While the Keystone State does have some harsh punishments for DUI convictions such as hefty fines and jail time, it is one of the more lenient states on the controversial matter. Last year, the personal finance website WalletHub found Pennsylvania to be the 43rd strictest state on DUI laws, ultimately ranking near the bottom of the list. This is due to the state having low minimum sentences on DUI offenses and not charging an automatic felony no matter how many times the suspect did it.
With the still present threat of drunk drivers on the road, Pennsylvania lawmakers have recently proposed a bill that adds further punishment for certain types of DUI convictions. Both the House and Senate passed the bill unanimously, and now it will go to Governor Tom Wolf for signing. It primarily targets those with repeat DUI offenses, so anyone that could be facing those charges soon should learn how this new law will impact their penalties.
Though the state’s charges were misdemeanors for normal DUI convictions without severe injury or vehicular manslaughter before, Senate Bill 961 seeks to change that. If the governor signs it, those who are arrested for a third time with a BAC over the legal limit of .16 percent will receive felony charges. Additionally, any subsequent arrest after the third conviction will be an automatic felony no matter how drunk the driver was. These felonies will dramatically increase how much guilty motorists will owe and how much prison time they will spend.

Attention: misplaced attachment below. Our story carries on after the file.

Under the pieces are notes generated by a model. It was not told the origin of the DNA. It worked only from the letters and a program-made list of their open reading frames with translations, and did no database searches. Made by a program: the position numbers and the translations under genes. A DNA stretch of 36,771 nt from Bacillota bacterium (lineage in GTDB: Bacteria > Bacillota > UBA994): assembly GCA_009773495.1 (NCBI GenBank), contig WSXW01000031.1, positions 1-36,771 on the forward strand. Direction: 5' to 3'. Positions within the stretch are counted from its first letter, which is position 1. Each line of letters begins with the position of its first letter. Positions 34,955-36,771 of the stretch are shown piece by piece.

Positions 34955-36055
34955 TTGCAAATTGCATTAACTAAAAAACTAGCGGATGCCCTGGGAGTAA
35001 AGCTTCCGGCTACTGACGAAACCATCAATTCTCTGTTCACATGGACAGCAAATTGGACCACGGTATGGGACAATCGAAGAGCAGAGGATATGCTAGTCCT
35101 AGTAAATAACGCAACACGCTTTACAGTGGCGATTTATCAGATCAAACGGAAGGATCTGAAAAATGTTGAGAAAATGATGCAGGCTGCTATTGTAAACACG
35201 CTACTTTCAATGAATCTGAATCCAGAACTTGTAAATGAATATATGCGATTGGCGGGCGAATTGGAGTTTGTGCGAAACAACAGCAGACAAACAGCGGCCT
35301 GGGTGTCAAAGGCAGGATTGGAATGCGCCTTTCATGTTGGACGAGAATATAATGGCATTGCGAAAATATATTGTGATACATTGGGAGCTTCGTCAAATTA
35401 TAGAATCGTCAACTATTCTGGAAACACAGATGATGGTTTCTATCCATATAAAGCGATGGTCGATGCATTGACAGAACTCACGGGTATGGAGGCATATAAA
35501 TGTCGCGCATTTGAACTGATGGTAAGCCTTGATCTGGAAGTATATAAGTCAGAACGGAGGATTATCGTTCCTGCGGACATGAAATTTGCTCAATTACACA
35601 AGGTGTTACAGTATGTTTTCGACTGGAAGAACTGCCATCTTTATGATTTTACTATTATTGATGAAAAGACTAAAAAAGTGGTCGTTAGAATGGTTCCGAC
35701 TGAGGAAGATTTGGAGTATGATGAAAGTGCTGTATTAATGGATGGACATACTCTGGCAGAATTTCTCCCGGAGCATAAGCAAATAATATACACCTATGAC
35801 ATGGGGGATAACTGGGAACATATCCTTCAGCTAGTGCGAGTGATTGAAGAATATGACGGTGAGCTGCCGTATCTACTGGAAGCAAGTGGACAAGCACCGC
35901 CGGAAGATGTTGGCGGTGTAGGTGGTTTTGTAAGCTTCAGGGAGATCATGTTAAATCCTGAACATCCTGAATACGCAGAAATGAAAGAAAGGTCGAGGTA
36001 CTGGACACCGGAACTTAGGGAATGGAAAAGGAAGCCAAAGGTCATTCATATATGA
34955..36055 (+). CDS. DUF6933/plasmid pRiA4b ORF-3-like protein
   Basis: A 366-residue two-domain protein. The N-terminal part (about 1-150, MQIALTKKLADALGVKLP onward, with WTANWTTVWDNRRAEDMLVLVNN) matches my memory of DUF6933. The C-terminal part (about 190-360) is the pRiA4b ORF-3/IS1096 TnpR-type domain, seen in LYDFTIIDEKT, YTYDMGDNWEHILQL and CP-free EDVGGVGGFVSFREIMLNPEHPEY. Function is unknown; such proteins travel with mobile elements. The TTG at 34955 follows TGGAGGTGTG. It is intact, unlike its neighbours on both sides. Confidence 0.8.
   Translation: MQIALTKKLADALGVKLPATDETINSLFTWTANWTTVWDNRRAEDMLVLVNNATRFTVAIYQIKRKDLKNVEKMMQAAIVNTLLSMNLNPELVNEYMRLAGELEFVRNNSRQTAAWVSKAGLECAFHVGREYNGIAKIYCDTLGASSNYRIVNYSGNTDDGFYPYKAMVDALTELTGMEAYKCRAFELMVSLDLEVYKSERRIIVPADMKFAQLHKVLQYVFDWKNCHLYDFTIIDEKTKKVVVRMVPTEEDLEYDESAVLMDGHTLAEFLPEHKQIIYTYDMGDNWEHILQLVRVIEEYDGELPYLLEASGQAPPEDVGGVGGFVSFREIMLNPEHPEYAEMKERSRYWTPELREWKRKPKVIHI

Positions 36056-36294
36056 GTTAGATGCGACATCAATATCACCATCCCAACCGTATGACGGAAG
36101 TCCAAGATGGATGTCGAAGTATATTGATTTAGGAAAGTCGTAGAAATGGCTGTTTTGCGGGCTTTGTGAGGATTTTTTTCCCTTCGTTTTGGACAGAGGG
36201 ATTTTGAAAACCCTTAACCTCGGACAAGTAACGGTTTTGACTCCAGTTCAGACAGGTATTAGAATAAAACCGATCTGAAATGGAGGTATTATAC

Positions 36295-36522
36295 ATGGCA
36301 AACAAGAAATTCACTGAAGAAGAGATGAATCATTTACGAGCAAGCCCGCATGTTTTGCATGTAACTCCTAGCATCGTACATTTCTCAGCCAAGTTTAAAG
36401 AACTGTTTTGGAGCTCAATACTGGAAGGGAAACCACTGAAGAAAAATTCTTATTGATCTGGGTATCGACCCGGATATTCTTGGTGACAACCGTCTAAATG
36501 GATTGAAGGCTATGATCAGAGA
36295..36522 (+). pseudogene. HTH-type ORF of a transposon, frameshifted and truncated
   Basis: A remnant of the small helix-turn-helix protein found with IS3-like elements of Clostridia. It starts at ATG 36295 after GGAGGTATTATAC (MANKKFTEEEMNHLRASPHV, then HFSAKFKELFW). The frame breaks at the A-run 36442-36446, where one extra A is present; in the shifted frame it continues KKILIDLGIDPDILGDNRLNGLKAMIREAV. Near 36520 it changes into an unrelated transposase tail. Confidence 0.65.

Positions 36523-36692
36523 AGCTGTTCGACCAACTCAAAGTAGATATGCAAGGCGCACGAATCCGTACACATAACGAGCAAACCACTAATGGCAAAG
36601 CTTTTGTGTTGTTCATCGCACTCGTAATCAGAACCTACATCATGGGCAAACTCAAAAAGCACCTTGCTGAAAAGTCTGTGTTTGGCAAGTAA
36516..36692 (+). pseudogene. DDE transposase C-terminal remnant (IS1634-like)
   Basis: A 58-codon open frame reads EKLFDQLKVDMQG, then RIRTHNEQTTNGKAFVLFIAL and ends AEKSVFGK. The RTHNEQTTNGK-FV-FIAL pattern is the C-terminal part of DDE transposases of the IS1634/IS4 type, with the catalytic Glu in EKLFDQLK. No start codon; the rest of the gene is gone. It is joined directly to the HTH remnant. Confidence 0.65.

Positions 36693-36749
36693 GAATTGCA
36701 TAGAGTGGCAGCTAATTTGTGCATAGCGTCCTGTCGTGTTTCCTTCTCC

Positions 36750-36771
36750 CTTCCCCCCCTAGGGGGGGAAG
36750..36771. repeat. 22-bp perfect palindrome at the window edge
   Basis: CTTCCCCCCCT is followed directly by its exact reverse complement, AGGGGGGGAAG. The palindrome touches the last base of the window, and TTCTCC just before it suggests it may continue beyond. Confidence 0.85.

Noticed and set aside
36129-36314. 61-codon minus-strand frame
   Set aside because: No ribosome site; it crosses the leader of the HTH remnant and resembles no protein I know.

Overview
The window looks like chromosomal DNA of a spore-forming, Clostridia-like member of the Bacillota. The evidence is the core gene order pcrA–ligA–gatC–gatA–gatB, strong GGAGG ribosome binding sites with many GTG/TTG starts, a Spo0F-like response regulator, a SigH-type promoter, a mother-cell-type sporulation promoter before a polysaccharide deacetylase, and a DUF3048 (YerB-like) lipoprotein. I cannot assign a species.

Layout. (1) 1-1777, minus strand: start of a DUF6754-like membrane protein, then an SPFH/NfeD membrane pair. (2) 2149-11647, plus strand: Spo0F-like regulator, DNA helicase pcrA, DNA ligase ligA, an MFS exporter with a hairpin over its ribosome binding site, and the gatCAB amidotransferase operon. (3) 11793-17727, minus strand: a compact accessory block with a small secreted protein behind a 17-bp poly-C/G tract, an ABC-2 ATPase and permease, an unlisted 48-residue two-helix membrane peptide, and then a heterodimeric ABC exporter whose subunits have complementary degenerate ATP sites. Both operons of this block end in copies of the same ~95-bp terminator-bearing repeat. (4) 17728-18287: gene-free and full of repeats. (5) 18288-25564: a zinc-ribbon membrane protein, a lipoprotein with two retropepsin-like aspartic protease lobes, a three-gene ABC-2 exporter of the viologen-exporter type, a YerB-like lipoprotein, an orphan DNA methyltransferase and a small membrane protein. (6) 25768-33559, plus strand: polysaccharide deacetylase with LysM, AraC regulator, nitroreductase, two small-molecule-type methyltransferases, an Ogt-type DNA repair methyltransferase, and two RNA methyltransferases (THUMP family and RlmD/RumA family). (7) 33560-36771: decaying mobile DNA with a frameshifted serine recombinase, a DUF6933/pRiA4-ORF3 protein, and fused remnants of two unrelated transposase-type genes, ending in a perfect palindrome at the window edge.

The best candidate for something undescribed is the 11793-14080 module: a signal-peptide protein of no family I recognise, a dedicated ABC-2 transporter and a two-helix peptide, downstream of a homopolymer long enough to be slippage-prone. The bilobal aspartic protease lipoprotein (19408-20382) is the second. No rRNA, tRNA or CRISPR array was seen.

Vehicular manslaughter prison time
The bill also seeks to add further punishment to those guilty of killing someone on the road under the influence. Prior to the bill, the minimum prison sentence for each death the motorist caused was three years. The bill not only increases that number to five, but the state will also enforce seven years if the driver has a previous DUI conviction.
The state hopes that these newer charges will decrease the number of repeat offenders on the road, as many that were responsible for drunk driving accidents before already had a conviction just months before they were on the road. As the state gets harder on DUI convictions, you need to seek a defense attorney that can be equally as tough to help you minimize or erase potential penalties that could ruin your life in the near future.